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Section 1 - Introduction


The main focus of this course is the practical application of clinical nutrition principles in day-to-day pharmacy practice. Therefore, the tutorial will cover only those aspects of basic nutrition support which apply to parenteral and enteral nutrition. This cursory review is not meant to be a substitute for a course in clinical nutrition. For more in-depth coverage of this complex subject, please refer to the publications listed in the reference section of this review. Please support this web site

This multi-media tutorial is divided into four sections. Each section is divided into individual topics.

  1. Nutrition concepts

  2. Enteral nutrition

  3. Parenteral nutrition

  4. Home Nutritional Support

  5. TPNassist software

For each topic there is an interactive quiz which reviews the important concepts to be learned.

At the end of the tutorial, a comprehensive "competency exam" may be taken to assess your knowledge of the material. The topic quizes prepare you for the "final".

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References and Glossary

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Let's begin with some definitions of our main subject matter:
is a significant loss of lean tissue or inadequate diet for a prolonged period in the setting of severe stress. It is a significant component of many diseases.
is another term for protein malnutrition.
Protein malnutrition
(also Kwashiorkor) is a type of malnutrition classically considered to be caused by dietary deficiency (particularly of protein) that develops over several weeks or months. It is characterized by hypoalbuminemia, anemia, edema, muscle atrophy, delayed wound healing, and impaired immunocompetence. In acute care hospitals in the developed world, a syndrome with important similarities (including rapid development of hypoalbuminemia, impaired immunocompetence, and delayed and ineffective wound healing) follows the stress response. It can be persistent and severe if feeding is not commenced within 7 to 10 days.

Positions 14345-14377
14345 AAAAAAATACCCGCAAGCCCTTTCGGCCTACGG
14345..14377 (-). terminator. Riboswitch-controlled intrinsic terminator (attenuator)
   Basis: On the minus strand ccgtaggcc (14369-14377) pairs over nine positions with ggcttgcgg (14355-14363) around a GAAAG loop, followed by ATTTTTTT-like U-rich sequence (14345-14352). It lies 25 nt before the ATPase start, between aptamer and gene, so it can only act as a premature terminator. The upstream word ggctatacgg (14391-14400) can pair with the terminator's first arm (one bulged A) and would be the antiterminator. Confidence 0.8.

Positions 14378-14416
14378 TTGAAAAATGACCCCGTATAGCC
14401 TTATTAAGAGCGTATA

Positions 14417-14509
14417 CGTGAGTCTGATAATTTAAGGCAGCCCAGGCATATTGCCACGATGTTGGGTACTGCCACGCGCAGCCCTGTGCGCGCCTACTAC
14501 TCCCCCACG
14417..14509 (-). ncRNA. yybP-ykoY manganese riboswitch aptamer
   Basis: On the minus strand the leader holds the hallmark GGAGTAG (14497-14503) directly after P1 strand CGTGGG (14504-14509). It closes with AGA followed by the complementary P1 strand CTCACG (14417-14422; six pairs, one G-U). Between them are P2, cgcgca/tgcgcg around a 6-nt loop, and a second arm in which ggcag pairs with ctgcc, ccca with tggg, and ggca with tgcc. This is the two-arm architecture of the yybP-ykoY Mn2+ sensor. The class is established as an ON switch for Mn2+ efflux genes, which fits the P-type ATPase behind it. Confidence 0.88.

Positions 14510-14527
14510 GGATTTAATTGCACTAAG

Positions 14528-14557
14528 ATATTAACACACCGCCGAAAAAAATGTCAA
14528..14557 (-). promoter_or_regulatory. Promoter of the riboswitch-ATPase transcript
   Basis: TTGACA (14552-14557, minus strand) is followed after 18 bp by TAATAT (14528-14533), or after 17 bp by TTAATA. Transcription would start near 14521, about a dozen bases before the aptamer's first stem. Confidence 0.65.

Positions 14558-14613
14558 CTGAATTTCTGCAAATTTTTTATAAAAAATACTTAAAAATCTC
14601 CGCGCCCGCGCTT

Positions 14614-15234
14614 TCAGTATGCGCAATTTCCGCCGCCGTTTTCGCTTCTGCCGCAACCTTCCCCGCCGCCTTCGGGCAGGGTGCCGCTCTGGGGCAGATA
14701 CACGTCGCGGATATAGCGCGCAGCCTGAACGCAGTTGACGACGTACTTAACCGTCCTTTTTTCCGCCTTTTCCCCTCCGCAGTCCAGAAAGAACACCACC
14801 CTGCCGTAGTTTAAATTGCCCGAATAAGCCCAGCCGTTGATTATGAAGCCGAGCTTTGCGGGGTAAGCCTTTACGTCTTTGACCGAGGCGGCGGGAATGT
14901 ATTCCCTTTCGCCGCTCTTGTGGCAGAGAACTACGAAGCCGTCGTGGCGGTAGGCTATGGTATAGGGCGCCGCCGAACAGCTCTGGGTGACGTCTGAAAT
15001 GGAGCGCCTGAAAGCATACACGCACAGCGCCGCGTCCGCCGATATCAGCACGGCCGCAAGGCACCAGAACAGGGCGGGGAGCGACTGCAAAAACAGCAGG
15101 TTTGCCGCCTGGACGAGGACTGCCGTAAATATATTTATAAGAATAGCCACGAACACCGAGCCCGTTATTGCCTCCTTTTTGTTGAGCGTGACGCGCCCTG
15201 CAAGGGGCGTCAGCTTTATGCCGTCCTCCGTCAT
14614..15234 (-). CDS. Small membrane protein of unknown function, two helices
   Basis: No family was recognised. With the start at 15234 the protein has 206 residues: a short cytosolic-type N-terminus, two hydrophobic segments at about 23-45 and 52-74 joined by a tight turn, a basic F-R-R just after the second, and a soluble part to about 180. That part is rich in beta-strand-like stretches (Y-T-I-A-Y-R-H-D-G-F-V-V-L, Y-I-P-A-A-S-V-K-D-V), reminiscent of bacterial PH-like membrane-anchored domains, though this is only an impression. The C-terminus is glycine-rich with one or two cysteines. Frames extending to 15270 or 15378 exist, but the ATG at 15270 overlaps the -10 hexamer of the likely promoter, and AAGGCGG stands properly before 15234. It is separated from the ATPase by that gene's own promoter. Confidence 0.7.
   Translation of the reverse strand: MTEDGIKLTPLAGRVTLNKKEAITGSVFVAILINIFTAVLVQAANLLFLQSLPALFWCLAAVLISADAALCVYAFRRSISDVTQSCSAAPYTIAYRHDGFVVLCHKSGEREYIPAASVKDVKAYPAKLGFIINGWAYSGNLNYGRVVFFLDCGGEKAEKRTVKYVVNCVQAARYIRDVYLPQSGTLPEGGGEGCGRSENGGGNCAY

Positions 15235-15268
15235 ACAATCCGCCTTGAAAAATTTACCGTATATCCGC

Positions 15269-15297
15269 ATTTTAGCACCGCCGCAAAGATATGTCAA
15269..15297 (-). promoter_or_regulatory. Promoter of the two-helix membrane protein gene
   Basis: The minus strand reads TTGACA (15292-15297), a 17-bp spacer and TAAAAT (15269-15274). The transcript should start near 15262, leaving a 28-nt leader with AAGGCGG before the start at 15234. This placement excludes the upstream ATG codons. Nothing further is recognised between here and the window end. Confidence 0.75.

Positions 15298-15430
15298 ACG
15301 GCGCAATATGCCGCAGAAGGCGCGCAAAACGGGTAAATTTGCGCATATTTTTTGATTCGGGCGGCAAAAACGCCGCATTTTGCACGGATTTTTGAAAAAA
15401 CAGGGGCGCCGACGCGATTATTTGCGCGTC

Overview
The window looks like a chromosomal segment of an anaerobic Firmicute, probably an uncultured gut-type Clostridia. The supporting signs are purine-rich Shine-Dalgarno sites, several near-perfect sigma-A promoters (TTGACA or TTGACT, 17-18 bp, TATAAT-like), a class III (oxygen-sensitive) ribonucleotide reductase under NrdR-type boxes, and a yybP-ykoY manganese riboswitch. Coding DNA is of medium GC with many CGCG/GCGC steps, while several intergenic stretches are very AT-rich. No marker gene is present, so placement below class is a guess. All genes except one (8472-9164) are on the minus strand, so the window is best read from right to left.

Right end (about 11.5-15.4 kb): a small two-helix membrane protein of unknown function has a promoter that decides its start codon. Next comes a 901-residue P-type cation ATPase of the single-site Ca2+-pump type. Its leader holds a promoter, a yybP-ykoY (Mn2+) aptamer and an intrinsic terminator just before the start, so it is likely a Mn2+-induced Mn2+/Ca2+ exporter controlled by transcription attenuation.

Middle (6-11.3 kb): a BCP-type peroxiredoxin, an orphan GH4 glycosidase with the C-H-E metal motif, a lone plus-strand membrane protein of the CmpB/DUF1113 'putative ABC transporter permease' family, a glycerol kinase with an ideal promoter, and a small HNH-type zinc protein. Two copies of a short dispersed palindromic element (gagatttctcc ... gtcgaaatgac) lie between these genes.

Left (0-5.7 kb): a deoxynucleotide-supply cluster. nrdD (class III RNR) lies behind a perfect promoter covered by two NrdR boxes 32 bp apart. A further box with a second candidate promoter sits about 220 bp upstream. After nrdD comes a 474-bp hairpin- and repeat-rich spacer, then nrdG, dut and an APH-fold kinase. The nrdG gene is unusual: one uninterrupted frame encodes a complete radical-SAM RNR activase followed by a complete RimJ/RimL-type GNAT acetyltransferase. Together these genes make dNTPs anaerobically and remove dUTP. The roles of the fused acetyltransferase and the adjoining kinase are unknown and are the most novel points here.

is another term for protein-calorie malnutrition.
Protein-calorie malnutrition
(also marasmus) is a type of malnutrition classically considered to be caused by dietary deficiency of protein and calories that develops over months and occasionally years. It is characterized by weight loss, reduced basal metabolism, depletion of subcutaneous fat and tissue turgor, bradycardia, and hypothermia. This type of malnutrition usually results from a mild injury response caused by chronic disease that produces anorexia or semistarvation, with loss of lean tissue.
Total parenteral nutrition (TPN)
is a means by which protein, energy, nutrient and metabolic requirements can be delivered by direct venous infusion for those patients who are unable to tolerate, absorb or accumulate sufficient nutrients by the usual enteral route.
Peripheral parenteral nutrition (PPN)
is an adjunctive nutritional intervention when central venous alimentation is not possible or necessary. PPN therapy is administered by the small superficial veins of the extremities where blood flow is a fraction of that which streams through the large central veins of the body, where TPN is usually provided.
Home parenteral nutrition (HPN)
is indicated for demonstrated small bowel failure and other diseases where hospitalization is not needed and there is potential for improving the patientís quality of life. Adequate care must exist in the home environment for HPN to be successful.
Cyclical parenteral nutrition
is the administration of parenteral nutrients only at night. Home parenteral nutrition is generally administered this way.
Enteral nutrition
is nutrition provided by long-term (gastrostomy or jejunostomy) or short-term (nasogastric, nasoduodenal, or nasojejunal) tube feedings.

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Section 1 - Introduction

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